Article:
A bit of difference in the tone, don't you think?

Thursday, October 05, 2006

Reid and other senators back Denver bid - updated

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From the Rocky Mountain News:

Senate Democratic Leader Harry Reid of Nevada and three other Democratic U.S. senators are backing Denver's bid to host their party convention in 2008.

Reid and Senators Ken Salazar of Colorado, Max Baucus of Montana and Jeff Bingaman of New Mexico wrote a letter to Howard Dean, chairman of the Democratic National Committee, endorsing the Mile High City.

"We believe the West to be the ideal setting for Democrats to showcase the strength, character and vision of our party and our Presidential nominee," the senators wrote in the letter, dated Sept. 26.

Not unexpected, but still good news for Denver's bid.

Update: Not suprisingly, Sens. Hillary Clinton and Charles Schumer, Rep. Charles Rangel and Attorney General Eliot Spitzer, all of New York, are all supporting New York's bid.

Monday, October 02, 2006

Hotline calls Denver union hotel deal "huge"

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While I would note we had the info here three days ago, the Hotline catches up to the announcement that workers at the Denver Hyatt Regency have formed a union:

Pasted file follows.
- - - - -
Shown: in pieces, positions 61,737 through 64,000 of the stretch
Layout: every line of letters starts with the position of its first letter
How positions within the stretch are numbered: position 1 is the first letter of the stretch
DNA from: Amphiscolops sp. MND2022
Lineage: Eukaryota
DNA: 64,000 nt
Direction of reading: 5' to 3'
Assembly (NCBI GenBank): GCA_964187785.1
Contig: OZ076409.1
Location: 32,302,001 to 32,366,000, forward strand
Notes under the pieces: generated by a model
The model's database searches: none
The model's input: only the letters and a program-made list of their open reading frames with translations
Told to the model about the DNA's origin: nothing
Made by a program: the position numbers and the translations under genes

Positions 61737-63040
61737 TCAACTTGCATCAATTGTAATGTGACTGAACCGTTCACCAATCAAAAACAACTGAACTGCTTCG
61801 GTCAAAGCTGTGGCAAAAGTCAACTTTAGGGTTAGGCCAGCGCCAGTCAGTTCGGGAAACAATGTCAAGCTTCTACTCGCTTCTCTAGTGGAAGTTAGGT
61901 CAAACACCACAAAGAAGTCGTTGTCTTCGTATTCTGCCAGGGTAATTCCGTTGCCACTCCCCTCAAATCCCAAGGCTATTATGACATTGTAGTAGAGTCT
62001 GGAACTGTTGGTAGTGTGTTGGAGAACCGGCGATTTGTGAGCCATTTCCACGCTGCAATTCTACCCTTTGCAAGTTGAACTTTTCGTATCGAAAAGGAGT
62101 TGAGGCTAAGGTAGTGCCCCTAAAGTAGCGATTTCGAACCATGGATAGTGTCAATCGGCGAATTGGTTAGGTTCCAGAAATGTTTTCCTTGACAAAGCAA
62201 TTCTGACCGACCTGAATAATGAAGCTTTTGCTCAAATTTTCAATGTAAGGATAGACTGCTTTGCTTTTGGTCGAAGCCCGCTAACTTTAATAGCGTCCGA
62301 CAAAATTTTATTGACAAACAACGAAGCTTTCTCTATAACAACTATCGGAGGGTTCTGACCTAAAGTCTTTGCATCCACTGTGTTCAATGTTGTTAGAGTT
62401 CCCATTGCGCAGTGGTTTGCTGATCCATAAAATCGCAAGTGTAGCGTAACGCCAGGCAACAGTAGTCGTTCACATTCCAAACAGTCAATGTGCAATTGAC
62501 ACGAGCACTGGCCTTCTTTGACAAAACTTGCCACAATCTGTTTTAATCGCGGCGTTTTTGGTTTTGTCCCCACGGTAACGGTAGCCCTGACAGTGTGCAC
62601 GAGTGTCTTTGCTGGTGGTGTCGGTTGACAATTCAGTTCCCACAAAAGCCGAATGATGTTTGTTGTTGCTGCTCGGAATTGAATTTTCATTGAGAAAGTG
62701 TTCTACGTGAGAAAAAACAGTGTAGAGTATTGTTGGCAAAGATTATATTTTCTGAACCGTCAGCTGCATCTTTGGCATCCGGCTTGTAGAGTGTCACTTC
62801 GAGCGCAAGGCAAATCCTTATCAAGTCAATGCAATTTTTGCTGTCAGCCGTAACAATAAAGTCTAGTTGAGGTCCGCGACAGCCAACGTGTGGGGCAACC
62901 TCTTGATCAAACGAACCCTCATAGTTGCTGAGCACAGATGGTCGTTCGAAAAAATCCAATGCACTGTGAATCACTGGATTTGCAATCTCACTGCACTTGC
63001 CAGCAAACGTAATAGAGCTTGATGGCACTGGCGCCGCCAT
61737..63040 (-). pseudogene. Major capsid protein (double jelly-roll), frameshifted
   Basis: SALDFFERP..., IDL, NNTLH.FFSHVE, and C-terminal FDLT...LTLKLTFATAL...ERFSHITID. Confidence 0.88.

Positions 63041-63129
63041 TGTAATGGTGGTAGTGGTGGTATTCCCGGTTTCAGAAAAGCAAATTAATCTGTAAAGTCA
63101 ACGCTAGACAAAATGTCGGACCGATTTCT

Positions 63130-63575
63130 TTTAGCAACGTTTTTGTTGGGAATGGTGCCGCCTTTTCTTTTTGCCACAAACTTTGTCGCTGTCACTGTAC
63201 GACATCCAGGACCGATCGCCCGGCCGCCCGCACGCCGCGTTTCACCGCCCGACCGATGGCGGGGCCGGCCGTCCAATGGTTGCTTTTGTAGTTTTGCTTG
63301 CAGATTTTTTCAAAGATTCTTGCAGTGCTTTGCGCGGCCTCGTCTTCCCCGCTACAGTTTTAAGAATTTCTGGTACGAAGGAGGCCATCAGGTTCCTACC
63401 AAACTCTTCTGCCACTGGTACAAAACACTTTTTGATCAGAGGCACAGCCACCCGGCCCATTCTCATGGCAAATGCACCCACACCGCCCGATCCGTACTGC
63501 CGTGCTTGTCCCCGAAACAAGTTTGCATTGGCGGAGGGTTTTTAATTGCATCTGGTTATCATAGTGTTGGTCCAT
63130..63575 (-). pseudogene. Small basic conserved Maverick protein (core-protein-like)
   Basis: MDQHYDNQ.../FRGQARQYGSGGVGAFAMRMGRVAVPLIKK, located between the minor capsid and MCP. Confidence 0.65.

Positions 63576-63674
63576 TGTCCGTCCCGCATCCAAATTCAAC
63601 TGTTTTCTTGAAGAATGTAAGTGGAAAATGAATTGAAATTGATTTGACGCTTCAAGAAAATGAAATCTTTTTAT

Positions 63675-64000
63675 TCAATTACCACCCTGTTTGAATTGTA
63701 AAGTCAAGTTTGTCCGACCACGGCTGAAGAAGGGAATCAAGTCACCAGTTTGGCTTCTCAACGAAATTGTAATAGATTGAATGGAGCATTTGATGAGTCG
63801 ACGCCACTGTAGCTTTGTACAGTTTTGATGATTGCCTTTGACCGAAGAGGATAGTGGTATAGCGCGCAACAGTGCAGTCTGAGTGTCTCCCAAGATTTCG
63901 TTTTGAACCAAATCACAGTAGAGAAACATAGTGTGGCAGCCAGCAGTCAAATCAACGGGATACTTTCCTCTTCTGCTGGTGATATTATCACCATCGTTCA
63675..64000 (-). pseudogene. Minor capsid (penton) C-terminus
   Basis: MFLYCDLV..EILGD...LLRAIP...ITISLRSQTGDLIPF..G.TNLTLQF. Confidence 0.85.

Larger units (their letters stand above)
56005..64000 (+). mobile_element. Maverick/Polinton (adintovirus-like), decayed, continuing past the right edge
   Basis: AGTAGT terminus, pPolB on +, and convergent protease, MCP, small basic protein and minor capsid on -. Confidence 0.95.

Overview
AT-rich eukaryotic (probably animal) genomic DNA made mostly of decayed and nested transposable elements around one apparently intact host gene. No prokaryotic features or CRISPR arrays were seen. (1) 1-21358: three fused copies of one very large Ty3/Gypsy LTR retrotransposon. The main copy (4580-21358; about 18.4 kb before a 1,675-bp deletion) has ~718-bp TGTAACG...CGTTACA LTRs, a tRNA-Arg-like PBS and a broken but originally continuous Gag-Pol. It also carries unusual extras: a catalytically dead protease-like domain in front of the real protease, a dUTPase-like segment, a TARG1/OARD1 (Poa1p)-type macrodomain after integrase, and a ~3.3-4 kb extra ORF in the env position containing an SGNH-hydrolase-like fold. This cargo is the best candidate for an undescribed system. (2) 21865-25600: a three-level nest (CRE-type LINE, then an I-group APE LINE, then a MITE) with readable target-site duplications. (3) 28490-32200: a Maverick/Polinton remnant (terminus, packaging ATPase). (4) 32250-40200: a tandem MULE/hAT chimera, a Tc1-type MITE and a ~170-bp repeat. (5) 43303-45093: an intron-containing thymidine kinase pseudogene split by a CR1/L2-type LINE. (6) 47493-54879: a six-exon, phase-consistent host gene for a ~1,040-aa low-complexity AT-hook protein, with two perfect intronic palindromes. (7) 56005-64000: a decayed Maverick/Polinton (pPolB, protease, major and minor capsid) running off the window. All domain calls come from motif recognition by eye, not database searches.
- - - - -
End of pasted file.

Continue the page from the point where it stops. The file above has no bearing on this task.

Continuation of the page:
This is a huge deal for the city's 2008 convention bid. National unions will likely withdraw their unofficial hold on Denver's bid, and that means that the only obstacle between the city and a convention comes from some of the party's major donors, who'd prefer New York. But since when has Howard Dean listened to the provincial complaints of his major donors? This column has noted before that Denver's attempt at a bid this year wasn't up to snuff. But two subsequent submissions were better, and the city now meets all of the DNC's technical requirements and even exceeds NYC in some intangibles.
Well the word they used about that first submission was "disatrous", but they've been walking that back ever since. And the Hotline gets the point about the unofficial hold exactly right. The local unions removed their objections a while back, because they have to keep good relations with government and business in Denver. But the national Democratic party obviously has strong labor interests running through it, and would not put up with a convention in a non-union city. This quote from August basically summed up Denver's problem:
Democratic delegates from states with strong union presences say they're uneasy about staying in non-union hotels. "We simply cannot," said Vivian Guinan, comptroller of the Pennsylvania Democratic Party.
The Hotline is basically saying that with the new bid and the union hotel, Denver is the front-runner again. Very cool.